James Vincent Forrestal (February 15, 1892 – May 22, 1949) was the last Cabinet-level United States Secretary of the Navy and the first United States Secretary of Defense. Forrestal was a supporter of naval battle groups centered on aircraft carriers. In 1954, the Navy's first supercarrier was named the USS Forrestal in his honor, as is the headquarters of the United States Department of Energy.
Robert Francis Vaughn, Ph.D. (born November 22, 1932), is an American actor noted for stage, film and television work. He is perhaps best known as suave spy Napoleon Solo in the 1960s series The Man from U.N.C.L.E.. His most famous film role is likely that as one of the seven hired gunfighters in the Western classic The Magnificent Seven.
Geraldine Anne Ferraro (born August 26, 1935) is an American attorney, a Democratic Party politician and a former member of the United States House of Representatives. She was the first female Vice Presidential candidate representing a major American political party. Ferraro grew up in New York and became a teacher and lawyer.
Lauren Bacall (born Betty Joan Perske; September 16, 1924) is an American film and stage actress and model, known for her husky voice and sultry looks. She first emerged as leading lady in the film noir genre, including appearances in The Big Sleep (1946) and Dark Passage (1947), as well as a comedienne in How to Marry a Millionaire (1953) and Designing Woman (1957). Bacall has also worked in the Broadway musical, gaining Tony Awards for Applause in 1970 and Woman of the Year in 1981.
Christie Brinkley (born February 2, 1954) is an American model best known for her three appearances on the cover of the Sports Illustrated Swimsuit Issue in the late 1970s and early 1980s, for her long-running contract with CoverGirl and for being the ex-wife of musician Billy Joel. Brinkley has also worked as an actress, illustrator, photographer, writer and designer, and as an activist for human and animals rights and the environment.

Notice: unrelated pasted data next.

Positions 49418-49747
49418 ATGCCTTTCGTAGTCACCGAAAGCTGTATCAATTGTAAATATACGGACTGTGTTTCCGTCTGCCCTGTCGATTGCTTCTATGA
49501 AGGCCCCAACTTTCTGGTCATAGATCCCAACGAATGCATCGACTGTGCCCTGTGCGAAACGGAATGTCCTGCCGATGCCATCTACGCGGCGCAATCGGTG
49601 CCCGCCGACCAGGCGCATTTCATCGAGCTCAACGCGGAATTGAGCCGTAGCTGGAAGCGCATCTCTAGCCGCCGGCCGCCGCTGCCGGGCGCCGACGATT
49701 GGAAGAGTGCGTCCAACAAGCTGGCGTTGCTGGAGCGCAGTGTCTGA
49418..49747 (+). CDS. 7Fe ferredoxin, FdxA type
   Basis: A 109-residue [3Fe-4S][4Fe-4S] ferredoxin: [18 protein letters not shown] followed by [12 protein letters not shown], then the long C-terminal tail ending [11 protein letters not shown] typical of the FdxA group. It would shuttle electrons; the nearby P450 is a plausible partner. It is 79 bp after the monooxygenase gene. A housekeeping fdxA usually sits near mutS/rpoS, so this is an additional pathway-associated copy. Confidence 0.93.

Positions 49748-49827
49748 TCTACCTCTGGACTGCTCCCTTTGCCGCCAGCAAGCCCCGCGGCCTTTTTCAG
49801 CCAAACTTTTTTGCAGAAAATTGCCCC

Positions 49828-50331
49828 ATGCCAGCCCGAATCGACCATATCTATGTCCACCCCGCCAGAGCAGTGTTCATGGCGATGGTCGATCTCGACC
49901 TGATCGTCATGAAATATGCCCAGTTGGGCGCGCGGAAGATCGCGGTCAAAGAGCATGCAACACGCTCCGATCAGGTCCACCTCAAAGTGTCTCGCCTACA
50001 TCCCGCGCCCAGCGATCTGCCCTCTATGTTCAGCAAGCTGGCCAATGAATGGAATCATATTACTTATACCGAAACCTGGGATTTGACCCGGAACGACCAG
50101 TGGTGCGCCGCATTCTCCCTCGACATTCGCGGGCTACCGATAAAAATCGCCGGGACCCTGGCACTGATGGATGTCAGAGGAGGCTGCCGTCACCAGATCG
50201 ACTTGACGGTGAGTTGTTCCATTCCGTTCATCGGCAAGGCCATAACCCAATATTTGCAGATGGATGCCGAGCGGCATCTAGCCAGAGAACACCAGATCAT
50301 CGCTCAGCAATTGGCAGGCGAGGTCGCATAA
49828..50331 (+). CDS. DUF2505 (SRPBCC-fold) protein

Mario Matthew Cuomo (born June 15, 1932) served as the 52nd Governor of the state of New York from 1983 to 1994. Cuomo became nationally known for his keynote speech at the 1984 Democratic National Convention and the subsequent speculation over the next decade that he might run for the Democratic Party nomination for President of the United States.
John Vliet Lindsay (November 24, 1921 – December 19, 2000) was an American politician, lawyer and broadcaster who was a U.S. Congressman, Mayor of New York City, candidate for U.S. President and regular guest host of Good Morning America. During his political career, he served as a member of the United States House of Representatives from 1959 to 1965 and as mayor of New York City from 1966 to 1973.
Alan Samuel Colmes (born September 24, 1950) is an American radio/television host, liberal political commentator and blogger. He is the host of The Alan Colmes Show, a nationally syndicated talk-radio show distributed by Fox News Radio that also airs throughout the United States on Fox News Talk on Sirius and XM. From 1996 to 2009, Colmes served as the co-host of Hannity & Colmes, a nightly political debate show on Fox News Channel.
Charles Ellis "Chuck" Schumer (born November 23, 1950) is the senior United States Senator from New York and a member of the Democratic Party. First elected in 1998, he defeated three-term Republican incumbent Al D'Amato by a margin of 55%-44%. He was re-elected in 2004. Before his election to the U.S. Senate, Schumer served in the United States House of Representatives from 1981 to 1999.
Caroline Bouvier Kennedy (born November 27, 1957) is an American author and attorney. She is a member of the influential Kennedy family and the only surviving child of U.S. President John F. Kennedy and First Lady Jacqueline Bouvier Kennedy. At the time of her father's presidency she was a young child; after his assassination in 1963, her family settled in the Upper East Side of Manhattan, where she attended school.
Fernando Wood (June 14, 1812 - February 14, 1881) was an American politician of the Democratic Party who is most famous for being one of the most colorful mayors in the history of New York City; he also served as a United States Representative (1841–1843, 1863–1865, and 1867–1881) and as Chairman of the Committee on Ways and Means in both the 45th and 46th Congress (1877–1881).